Sex differences in migration and demography of a wide-ranging seabird, the Northern Gannet

Zoe Deakin, Keith C. Hamer, Richard B. Sherley, Stuart Bearhop, Thomas W. Bodey, Bethany L. Clark, W. James Grecian, Matt Gummery, Jude V. Lane, Greg Morgan, Lisa Morgan, Richard A. Phillips, Ewan D. Wakefield, Stephen C. Votier*

*Corresponding author for this work

Research output: Contribution to journalArticlepeer-review

21 Citations (Scopus)


Marine vertebrates show a diversity of migration strategies, including sex differences. This may lead to differential demography, but the consequences of such between-sex variation are little understood. Here, we studied the migration of known-sex northern gannets Morus bassanus — a partial migrant with females ~8 % heavier than males. We used geolocators to determine wintering areas of 49 breeding adults (19 females and 30 males during 2010 to 2014) from 2 colonies in the northeast Atlantic (Bass Rock and Grassholm, UK). We also tested for sex-specific survival probabilities using capture−mark−recapture methods (n = 72 individuals Bass Rock, n = 229 individuals Grassholm; 2010−2018) and applied sex-specific population projection matrices (PPMs) to quantify population-level effects. Tracked gannets wintered in a range of large marine ecosystems (LMEs): Canary Current LME (CCLME; 69 %), Celtic-Biscay Shelf LME (16 %), Iberian Coastal LME (8 %), North Sea LME (4 %) or Mediterranean LME (2 %). Migratory destination differed between the sexes: 90 % of females vs. 57 % of males wintered in the CCLME. Survival was similar between the sexes at Bass Rock (mean ± 95 % CI = 0.951 ± 0.053 and 0.956 ± 0.047 for females and males, respectively). At Grassholm, there was evidence of slight sex differences in breeder survival: females had lower annual survival (0.882 ± 0.040) than males (0.946 ± 0.026). At Bass Rock, PPMs with no sex effect best fitted the observed population increase (1994−2014). Sex-specific PPMs fitted the population estimates for Grassholm (1995−2015). Our results reveal that female gannets are more likely to travel further than males to winter in the CCLME. This difference is unlikely due to morphological differences, unlike in other bird species. However, the reason for slightly higher over-winter female mortality at Grassholm is unclear.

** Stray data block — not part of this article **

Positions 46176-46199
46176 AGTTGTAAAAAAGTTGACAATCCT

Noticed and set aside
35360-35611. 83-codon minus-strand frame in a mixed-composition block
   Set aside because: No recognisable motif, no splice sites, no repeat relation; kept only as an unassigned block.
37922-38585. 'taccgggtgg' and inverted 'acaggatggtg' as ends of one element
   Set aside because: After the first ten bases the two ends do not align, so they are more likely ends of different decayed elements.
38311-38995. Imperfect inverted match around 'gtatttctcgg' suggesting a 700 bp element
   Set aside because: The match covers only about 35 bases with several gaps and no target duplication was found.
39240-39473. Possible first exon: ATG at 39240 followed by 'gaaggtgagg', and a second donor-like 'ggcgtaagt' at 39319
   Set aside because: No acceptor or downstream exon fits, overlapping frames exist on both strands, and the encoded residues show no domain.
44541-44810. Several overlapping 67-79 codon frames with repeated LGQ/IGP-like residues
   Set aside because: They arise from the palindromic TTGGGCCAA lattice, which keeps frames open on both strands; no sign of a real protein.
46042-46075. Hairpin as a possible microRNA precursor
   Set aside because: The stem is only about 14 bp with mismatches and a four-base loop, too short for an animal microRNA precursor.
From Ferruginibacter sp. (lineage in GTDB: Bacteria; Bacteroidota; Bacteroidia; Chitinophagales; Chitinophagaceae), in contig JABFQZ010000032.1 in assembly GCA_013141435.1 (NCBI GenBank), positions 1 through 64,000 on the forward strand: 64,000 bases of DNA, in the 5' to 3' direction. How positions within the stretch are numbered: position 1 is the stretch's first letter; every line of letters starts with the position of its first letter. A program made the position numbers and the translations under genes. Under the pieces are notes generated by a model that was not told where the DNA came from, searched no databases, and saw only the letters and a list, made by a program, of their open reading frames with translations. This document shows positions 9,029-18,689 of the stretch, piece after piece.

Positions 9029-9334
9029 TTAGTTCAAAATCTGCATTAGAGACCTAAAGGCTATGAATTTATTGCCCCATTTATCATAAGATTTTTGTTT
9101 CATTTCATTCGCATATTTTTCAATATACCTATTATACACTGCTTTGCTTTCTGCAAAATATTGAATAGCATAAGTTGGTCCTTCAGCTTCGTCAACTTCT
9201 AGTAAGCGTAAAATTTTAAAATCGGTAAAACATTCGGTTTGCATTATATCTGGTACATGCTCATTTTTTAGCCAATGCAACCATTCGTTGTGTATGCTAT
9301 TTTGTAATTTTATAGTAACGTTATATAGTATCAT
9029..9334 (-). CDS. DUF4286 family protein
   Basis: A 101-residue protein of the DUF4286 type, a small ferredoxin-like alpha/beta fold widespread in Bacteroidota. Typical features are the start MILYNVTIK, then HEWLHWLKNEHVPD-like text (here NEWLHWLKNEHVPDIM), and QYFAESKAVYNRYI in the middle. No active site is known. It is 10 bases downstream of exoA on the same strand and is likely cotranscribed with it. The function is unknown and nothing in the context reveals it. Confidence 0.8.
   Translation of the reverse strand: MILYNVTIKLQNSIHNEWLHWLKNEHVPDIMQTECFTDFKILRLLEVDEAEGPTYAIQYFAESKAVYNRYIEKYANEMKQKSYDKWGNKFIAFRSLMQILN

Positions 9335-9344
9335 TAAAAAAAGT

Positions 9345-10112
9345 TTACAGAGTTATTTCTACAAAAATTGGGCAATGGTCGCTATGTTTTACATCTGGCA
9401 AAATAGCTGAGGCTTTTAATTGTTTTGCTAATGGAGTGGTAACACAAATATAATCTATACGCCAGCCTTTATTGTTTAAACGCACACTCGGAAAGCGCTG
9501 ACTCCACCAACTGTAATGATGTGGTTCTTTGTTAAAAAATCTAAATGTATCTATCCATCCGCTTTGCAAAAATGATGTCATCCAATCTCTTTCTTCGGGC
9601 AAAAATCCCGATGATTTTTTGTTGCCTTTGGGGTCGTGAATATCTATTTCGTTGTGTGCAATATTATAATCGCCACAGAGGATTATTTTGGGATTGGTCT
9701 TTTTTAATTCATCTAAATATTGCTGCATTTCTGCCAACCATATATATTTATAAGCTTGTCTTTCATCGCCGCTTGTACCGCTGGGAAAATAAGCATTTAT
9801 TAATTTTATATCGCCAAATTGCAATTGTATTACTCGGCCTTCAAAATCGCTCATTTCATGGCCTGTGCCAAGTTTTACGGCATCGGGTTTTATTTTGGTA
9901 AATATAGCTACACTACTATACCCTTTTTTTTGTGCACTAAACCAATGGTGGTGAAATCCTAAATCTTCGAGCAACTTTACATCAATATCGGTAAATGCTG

Original languageEnglish
Pages (from-to)191-201
Number of pages11
JournalMarine Ecology Progress Series
Publication statusPublished - 18 Jul 2019


  • Canary current
  • Capture–mark–recapture
  • Geolocator
  • Large marine ecosystem
  • Migratory
  • Seabird
  • Sex

ASJC Scopus subject areas

  • Ecology, Evolution, Behavior and Systematics
  • Aquatic Science
  • Ecology


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